THE LOST CONTINENT by Bill Bryson (hier online bestellen)
After spending 20 years in England (see Notes from a Small Island), Bill Bryson returns to his
home town of Des Moines in Iowa (I come from Des Moines. Somebody had to). Obviously feeling the need and the
urge to get acquainted with his home country, he goes on a tour of the USA in two instalments. In the first
which takes place in the fall of 1987 he travels most of the Eastern states and in the second he resumes the trip in the spring of
1988 and covers most of the West.
He relates in his typically humorous and ironic way what he experiences on his trip, which his old Chevy Chevette
takes him to 38 states. He revisits places like Mackinac Island in Lake Huron, the Rocky Mts or
Gettysburg where his father took him when he was a child.
Now he also travels to places where ordinary tourists would also go like the Smoky Mts, the Gran Canyon or the Yellowstone Park.
But the more ineresting places he visits are those in remote places where ordinary people would necessarily not go.
So he makes long detours to get eg. to the Geographical Center of the USA which is in Northern
Kansas or to Holcomb, also a little town in Kansas which Truman Capote chose as the setting for
his book In Cold Blood. There two crooks ruthlessly killed a wealthy rancher, his wife and their two teenaged
children. Strangely enough, when Bryson addresses people there pertaining to that incident, nobody seems to know anything about it.
In Idaho he visits a place called Acorn, a town where American for the first time used nuclear energy in 1951 to
generate electricity. Only recently the US government admitted that the most lethal substance, Plutonium, had
been found to be leaking there to subterranean reservoirs.
In South Dakota he has a look at the strangely shaped Devils Tower, the mountain which Steven Spielberg used in his
Close Encounters of the Third Kind.
In Tennessee Bryson visits Columbus, Tennessee Williams' hometown. In Missouri he goes to Hannibal where there is Mark
Twain's boyhood home or in Mississippi he travels to Rowan Oak, William Faulkner's home.
On long and boring stretches of countryside, esp. in Nebraska or Nevada, Bryson has time to ponder about his country and
society in quite a critical way. So he makes fun of the large number of overweighed people, he criticizes Americans'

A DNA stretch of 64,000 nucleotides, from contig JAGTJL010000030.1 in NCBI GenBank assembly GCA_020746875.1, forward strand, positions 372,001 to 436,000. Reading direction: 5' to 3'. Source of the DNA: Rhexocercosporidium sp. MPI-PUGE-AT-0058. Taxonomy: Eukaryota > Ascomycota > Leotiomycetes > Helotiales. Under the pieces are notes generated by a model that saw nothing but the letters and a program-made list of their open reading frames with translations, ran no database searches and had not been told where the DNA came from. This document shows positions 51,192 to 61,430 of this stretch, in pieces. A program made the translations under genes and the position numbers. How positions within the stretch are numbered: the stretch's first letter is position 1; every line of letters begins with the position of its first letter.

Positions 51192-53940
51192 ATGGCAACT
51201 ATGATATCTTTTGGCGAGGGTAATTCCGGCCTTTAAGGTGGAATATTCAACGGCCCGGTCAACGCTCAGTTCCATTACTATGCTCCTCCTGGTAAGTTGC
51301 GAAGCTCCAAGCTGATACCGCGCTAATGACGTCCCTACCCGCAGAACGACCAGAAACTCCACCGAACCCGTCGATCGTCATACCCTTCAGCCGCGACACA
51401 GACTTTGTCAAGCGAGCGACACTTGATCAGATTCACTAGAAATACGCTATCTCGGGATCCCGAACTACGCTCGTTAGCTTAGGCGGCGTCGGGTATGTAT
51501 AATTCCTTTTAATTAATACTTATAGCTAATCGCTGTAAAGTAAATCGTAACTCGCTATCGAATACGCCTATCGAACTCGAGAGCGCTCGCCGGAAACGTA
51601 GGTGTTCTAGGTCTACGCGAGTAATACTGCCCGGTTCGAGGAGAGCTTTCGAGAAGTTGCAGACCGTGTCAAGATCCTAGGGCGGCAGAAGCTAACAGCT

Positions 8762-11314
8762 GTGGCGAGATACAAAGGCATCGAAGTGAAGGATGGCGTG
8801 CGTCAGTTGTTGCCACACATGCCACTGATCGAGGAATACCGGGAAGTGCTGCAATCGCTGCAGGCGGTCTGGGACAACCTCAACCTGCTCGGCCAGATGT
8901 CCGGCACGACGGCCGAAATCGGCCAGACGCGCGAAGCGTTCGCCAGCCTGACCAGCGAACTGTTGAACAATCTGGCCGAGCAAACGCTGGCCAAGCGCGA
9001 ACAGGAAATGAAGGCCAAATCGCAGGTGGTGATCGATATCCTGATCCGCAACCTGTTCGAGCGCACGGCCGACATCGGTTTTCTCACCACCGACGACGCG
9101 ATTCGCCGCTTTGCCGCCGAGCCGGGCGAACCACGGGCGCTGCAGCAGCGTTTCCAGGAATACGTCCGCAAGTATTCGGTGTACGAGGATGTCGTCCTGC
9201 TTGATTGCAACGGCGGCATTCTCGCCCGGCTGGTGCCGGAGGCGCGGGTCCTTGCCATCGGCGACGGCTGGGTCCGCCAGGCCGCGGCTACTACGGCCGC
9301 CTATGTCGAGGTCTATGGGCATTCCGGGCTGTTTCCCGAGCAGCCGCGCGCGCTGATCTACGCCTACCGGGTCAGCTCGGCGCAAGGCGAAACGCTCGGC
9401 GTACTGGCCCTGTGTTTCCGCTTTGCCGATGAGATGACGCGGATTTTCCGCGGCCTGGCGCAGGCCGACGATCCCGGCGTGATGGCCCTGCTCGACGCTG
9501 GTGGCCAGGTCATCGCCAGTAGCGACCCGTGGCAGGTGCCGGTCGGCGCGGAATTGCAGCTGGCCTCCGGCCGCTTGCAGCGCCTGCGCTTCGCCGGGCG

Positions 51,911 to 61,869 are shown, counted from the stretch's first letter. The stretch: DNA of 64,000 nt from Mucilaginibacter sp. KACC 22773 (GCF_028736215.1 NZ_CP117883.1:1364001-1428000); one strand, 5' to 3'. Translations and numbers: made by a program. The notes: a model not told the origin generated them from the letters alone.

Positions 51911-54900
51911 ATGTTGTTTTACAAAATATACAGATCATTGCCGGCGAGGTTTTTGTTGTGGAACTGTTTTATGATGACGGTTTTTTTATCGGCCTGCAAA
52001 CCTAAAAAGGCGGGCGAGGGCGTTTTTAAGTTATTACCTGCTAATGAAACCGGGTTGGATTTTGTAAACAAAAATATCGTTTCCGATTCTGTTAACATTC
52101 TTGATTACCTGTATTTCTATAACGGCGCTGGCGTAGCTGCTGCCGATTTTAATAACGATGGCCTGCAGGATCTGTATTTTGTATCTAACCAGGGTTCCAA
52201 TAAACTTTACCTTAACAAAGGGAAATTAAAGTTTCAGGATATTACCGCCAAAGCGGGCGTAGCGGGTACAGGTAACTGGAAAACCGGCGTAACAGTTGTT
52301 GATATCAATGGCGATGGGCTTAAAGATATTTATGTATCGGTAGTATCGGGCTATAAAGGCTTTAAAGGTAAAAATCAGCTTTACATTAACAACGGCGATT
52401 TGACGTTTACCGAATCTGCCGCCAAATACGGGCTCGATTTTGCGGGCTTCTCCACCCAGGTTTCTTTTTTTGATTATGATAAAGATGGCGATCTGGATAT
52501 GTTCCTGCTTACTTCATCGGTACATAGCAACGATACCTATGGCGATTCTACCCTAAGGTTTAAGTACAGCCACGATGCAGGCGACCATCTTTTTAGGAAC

careless behaviour with their environment (see above Acorn/nuclear waste), the high crime rate in connection with the
almost unlimited use of guns, the mass tourism esp. in National Parks (motorhome cult) or those
typically American women wearing butterfly glasses and a beehive hairdo.
If you really like good humour or even plan to travel to America yourself, this is the book to read.
About the author:
Bill Bryson was born in Des Moines, Iowa, in 1951. A backpacking expedition in 1973 brought him to England
where he met his wife and decided to stay. He wrote for the English newspapers
for many years, writing travel articles to enhance his income. He lived with his family in North Yorkshire
before moving back to the States in 1995. He now lives in Hanover, New Hampshire, with his wife and four
The Lost Continent, Bill Bryson's hilarious first travel book, describes a trip in his mother's Chevy around
small town America. Since then, he has written several more about the UK and the US, including
bestsellers, A Walk in the Woods, I'm A Stranger Here Myself (published in Britain as Notes from a Big Country),
and In a Sunburned Country (published in Britain as Down Under).
His other books include Bill Bryson's Dictionary of Troublesome Words, Neither Here nor There: Travels in
Europe, Made in America, The Mother Tongue and Bill Bryson's African Diary. His latest book,
A Short History of Nearly Everything, is available now.
Extract from book:
Bryson on small towns typical of the Midwest:
Small towns are equally unhelpful in offering distinguishing features. All that separates them are their names.
They always have a gas station, a grocery store, a grain elevator, a place selling farm equipment and fertilizers,
and something improbable like a microwave oven dealer or a dry cleaner's, so you can say to yourself, as you glide
through town, "Now what would they be doing with a dry cleaner's in Fungus City?" Every fourth or fifth community
will be a country town, built around a square. A handsome brick courthouse with a Civil War cannon and a monument to the dead
of at least two wars will stand on one side of the square, and on the other sides will be businesses: a five-and-dime,
a luncheonette, two banks, a hardware store, a Christian bookstore, a barber's, a couple of hairdressers, a place
selling the sort of men's clothing taht only someone from a very small twon would wear. At least two of the businesses
will be called Vern's. The centarl area of the square will be a park, with fat trees and a bandstand and a pole with an
American flag and scattered benches full of old men in John Deere caps sitting around talking about the days when they
had something else to do other than sit around and talk about the days when they had something else to do.
Time in these places creaks along.
The Lost Continent
Taschenbuch - 320 Seiten - Perennial
Erscheinungsdatum: Mai 2001
Preis: € 13,50
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